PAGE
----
How to plan & implement ipm at your


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  • I couldn’t decide on a picture for the title slide so I just threw this in as filler. If you have a good picture worthy of the cover we’ll go with that.
  • So why did we choose to discuss this topic. Well, the “Green” movement has been hard to escape. It seems that you notice it everywhere you turn and it doesn’t seem to be going anywhere. As an example consider the use of the word “Green”. Each year Lake Superior State University publishes a list of the most used and abused words and phrases that they feel should be banished from the English language. In 2009 “Green” and “Going-green” received the most nominations. In case your interested the 2010 list includes: shovel-ready, transparency, czar, tweet, app, sexting, “friend” as a verb, teachable moment, in these economic times, stimulus, toxic assets, too big to fail, bromance, chillaxin, Obama-prefix or roots… Obamanomics, Obamanation, Obamafication, Obamacare, Obamalicious, Obamaland, and Obamanough.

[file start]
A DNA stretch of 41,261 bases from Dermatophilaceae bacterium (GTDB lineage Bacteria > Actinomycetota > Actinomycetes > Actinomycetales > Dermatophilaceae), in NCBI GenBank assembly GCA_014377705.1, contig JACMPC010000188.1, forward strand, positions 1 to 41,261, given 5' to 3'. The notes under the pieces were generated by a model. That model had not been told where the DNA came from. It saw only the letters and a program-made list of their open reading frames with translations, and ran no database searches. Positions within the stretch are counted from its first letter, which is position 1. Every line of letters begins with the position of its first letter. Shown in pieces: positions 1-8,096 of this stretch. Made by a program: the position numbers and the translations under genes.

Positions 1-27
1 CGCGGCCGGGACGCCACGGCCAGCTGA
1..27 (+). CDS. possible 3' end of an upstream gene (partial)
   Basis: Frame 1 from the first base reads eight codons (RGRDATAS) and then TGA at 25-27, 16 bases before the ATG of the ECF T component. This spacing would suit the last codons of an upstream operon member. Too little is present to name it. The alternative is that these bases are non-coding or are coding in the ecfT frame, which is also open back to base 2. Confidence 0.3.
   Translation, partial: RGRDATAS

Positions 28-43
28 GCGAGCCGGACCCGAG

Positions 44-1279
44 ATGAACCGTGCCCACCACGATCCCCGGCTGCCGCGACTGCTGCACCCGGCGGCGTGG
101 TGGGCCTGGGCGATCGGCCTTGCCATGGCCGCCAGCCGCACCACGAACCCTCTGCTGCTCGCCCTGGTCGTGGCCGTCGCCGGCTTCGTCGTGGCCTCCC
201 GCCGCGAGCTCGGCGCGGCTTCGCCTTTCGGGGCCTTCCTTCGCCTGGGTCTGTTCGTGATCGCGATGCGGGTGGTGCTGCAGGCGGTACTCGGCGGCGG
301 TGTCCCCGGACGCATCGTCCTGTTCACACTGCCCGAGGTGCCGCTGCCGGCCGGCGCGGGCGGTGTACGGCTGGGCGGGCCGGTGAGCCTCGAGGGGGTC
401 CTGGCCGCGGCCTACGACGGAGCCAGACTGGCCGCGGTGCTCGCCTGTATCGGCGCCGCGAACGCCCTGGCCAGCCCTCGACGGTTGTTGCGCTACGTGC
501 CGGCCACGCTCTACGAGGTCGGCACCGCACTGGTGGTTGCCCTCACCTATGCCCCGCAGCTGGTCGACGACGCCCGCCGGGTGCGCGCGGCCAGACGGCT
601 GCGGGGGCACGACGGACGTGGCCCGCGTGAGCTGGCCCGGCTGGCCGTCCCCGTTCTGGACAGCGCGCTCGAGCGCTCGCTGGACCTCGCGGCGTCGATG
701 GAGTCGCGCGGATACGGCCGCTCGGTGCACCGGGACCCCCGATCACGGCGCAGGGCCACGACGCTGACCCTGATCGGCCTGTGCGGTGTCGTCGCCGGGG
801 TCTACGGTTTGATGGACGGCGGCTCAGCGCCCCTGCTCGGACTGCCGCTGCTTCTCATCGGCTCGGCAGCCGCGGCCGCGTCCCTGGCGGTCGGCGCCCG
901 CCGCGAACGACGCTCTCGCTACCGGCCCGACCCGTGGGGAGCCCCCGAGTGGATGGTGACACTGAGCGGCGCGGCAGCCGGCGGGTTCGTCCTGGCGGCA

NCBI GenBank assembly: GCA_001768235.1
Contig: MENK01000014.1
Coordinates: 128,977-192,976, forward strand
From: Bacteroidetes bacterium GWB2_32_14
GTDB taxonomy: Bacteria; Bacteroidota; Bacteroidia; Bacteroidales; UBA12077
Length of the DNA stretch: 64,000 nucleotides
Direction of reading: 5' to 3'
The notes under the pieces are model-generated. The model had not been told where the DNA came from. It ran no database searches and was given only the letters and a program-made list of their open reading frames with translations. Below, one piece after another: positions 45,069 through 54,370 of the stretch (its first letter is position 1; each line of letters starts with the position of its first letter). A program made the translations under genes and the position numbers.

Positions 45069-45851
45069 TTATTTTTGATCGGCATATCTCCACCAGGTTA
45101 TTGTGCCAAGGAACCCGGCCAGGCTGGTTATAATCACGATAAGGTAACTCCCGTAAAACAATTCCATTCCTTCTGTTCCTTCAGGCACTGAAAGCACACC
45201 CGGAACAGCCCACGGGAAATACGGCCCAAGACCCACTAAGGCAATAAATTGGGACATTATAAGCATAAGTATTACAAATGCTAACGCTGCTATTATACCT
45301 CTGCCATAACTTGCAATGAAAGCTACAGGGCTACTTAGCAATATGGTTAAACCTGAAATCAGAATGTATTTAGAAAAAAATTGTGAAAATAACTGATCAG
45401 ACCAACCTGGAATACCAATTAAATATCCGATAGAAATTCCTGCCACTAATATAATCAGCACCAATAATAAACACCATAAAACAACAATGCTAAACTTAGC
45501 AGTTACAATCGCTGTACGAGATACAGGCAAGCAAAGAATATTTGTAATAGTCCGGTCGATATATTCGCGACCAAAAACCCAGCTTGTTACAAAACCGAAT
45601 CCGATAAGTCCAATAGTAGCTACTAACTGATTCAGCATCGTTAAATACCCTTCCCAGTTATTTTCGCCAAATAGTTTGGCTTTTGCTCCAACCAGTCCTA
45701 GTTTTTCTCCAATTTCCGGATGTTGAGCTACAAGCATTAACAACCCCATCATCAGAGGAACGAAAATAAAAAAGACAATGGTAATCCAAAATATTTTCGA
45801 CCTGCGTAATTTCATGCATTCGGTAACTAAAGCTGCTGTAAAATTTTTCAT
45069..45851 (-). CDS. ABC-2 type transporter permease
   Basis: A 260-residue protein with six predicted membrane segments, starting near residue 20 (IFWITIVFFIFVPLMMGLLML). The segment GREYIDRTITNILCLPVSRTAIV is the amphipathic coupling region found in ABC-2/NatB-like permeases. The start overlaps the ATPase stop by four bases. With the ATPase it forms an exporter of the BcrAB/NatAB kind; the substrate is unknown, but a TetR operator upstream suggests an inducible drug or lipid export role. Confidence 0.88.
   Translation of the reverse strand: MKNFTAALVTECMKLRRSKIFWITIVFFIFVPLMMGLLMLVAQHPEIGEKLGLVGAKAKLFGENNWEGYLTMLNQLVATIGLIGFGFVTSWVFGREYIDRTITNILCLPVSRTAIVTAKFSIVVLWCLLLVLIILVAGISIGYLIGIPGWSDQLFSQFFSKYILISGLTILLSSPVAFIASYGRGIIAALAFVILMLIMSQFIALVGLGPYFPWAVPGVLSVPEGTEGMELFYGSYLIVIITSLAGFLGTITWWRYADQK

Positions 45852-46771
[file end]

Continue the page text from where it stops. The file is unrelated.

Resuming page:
• IPM promotes the use of more than one approach to manage pests at acceptable levels. IPM in a turfgrass setting uses a strategy of adapted grasses, cultural practices, and management strategies (i.e. treating curatively at times, or only treating high “in play” areas) to control pests. Obviously, the goal of the program is to reduce the overall use of pesticides on golf courses.
  • So how can you get started with an IPM program at your facility? The Environmental Institute for Golf recently finished and released an IPM planning guide that guides you through the process of developing and implementing an IPM plan at your facility. And best of all its free!